The Allocation of Limited Entrepreneurial Attention

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Springer Science & Business Media, Oct 31, 1998 - Business & Economics - 163 pages
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The Allocation of Limited Entrepreneurial Attention examines the implications of allocating limited entrepreneurial attention among activities or projects. This book maintains that attention is simultaneously limited in that a decision maker can pay attention to only one thing at a time, and entrepreneurial in that it may be allocated to evaluating a potential new project for possible adoption. However, since the outcome of the allocation of attention is not certain, the number of projects among which attention can be allocated is stochastic and the maximum number of projects is endogenously determined by the optimal allocation of limited entrepreneurial attention and describes the implications of this analysis for a number of economic problems.
 

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Contents

THE ENTREPRENEUR IN ECONOMIC THEORY
1
A Brief History
3
Entrepreneurial Limitations
6
Implications of Limited Entrepreneurial Attention
8
Conclusion
11
References
13
LIMITED ATTENTION
17
Limited Attention in Economic Models
19
Incomplete Contracts
90
Conclusion
94
References
97
THE INTERNALIZATION OF TRANSACTIONS
99
Related Literature
100
Moral Hazard and Opportunism
101
Firm versus Market Transactions
102
Internal versus Market Transactions
103

Conclusion
23
References
24
ALLOCATING LIMITED ENTREPRENEURIAL ATTENTION
27
The Optimal Policy
30
General Results
31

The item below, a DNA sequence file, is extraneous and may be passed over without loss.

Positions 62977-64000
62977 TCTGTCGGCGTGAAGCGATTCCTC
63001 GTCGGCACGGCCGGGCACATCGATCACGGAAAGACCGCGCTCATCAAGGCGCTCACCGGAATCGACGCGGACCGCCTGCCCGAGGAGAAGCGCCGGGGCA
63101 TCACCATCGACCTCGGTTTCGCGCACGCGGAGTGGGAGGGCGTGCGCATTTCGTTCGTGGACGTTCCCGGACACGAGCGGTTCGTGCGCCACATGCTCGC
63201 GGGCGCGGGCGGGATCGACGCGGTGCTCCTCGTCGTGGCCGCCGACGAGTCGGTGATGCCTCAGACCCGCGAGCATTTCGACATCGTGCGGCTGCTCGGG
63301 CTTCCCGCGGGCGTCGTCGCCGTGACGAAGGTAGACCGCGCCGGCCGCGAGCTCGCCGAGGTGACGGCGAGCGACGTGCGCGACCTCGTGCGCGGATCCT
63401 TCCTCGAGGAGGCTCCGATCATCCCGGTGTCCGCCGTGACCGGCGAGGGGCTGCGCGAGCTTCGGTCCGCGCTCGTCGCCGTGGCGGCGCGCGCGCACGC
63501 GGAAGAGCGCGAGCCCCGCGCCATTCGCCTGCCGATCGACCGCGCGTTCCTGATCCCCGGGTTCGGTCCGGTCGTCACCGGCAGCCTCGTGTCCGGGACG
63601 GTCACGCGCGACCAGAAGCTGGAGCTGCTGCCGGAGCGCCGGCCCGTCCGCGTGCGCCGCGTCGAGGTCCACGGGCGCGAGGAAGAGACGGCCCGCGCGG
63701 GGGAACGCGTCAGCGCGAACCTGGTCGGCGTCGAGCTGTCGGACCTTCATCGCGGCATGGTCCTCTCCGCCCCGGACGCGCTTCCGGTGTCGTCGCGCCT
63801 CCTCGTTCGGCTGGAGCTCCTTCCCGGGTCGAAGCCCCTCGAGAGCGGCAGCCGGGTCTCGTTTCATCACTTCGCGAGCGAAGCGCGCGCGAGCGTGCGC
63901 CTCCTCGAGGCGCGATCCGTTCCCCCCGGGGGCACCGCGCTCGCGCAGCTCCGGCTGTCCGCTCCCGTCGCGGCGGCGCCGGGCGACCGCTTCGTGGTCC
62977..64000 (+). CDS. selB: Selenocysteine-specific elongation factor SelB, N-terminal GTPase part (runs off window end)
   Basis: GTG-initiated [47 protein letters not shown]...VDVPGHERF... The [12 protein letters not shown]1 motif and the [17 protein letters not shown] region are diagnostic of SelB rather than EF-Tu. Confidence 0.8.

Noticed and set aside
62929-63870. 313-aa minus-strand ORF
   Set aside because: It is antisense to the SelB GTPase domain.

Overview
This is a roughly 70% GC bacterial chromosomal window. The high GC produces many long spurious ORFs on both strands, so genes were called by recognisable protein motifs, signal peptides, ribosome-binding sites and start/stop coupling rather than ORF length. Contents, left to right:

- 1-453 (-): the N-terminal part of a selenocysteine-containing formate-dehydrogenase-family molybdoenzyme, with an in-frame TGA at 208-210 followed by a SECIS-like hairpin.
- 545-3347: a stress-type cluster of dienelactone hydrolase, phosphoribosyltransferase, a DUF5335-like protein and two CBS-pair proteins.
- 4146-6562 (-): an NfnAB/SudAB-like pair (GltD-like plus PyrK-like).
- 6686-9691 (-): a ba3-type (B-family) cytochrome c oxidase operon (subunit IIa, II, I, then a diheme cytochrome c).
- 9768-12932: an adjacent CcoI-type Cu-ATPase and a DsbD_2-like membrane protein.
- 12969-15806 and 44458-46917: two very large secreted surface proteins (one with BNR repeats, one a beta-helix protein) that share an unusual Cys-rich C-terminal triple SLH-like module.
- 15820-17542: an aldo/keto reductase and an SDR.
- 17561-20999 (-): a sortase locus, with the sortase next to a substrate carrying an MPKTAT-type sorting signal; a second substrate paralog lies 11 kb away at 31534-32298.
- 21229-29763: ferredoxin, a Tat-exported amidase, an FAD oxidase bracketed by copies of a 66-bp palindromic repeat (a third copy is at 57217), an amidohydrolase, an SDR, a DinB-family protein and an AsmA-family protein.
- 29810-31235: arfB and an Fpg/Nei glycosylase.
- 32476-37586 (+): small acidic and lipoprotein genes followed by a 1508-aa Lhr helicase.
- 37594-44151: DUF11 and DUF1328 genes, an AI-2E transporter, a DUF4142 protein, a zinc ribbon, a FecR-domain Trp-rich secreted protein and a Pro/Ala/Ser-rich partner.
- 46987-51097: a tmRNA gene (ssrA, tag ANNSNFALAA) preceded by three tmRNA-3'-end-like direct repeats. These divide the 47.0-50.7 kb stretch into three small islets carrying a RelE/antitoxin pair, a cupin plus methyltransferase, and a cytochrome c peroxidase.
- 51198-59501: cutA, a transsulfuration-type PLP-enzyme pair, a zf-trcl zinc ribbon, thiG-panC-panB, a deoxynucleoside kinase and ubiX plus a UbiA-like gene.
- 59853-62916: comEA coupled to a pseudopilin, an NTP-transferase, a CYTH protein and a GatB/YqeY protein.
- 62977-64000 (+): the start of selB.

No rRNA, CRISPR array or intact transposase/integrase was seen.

Adoption and Growth
33
Efficiency
34
Average Number of Projects
36
Variations on the Basic Model
37
Optimal Failure Rate
38
Evaluation Costs
41
Evolution of Markets
43
Terminations
46
Entry
48
Heterogeneous Projects and Efficiency
49
Efficient Moral Hazard
51
Opportunity Costs
54
Conclusion
55
References
56
INNOVATION FIRM SIZE AND GROWTH
57
Related Literature
58
The Schumpeterian Hypothesis
63
Optimal RD
70
Extensions
73
Conclusion
75
References
76
CAREER CHOICE
79
The Implications of the Model
80
Conclusion
83
References
84
OPTIMALLY INCOMPLETE CONTRACTS
85
Related Literature
86
Asset Specificity and Opportunism
104
Transaction Costs and Firm Size
105
Endogenous Transaction Costs
106
Evolution to Market Transactions
107
Conclusion
108
References
109
THE ROLE OF THE VENTURE CAPITALIST
111
Related Literature
113
The Venture Capitalists Optimal Allocation
116
Entry of Venture Capitalists
117
General Partner and Limited Partners
118
Investments in Later Stage Ventures
119
Socially Optimal Consultation
120
Empirical Evidence
122
Alternative Formulations
123
Conclusion
124
INDEPENDENT CONTRACTORS
127
Bilateral PA and Common Agency Models
128
The Entrepreneurial Agent
130
Conclusion
135
References
136
CONCLUSION
137
Efficiency Wages
138
Bank Loans
140
Futures Markets
143
Extensions
144
References
145
APPENDIX
147
References
160
NAME INDEX
161
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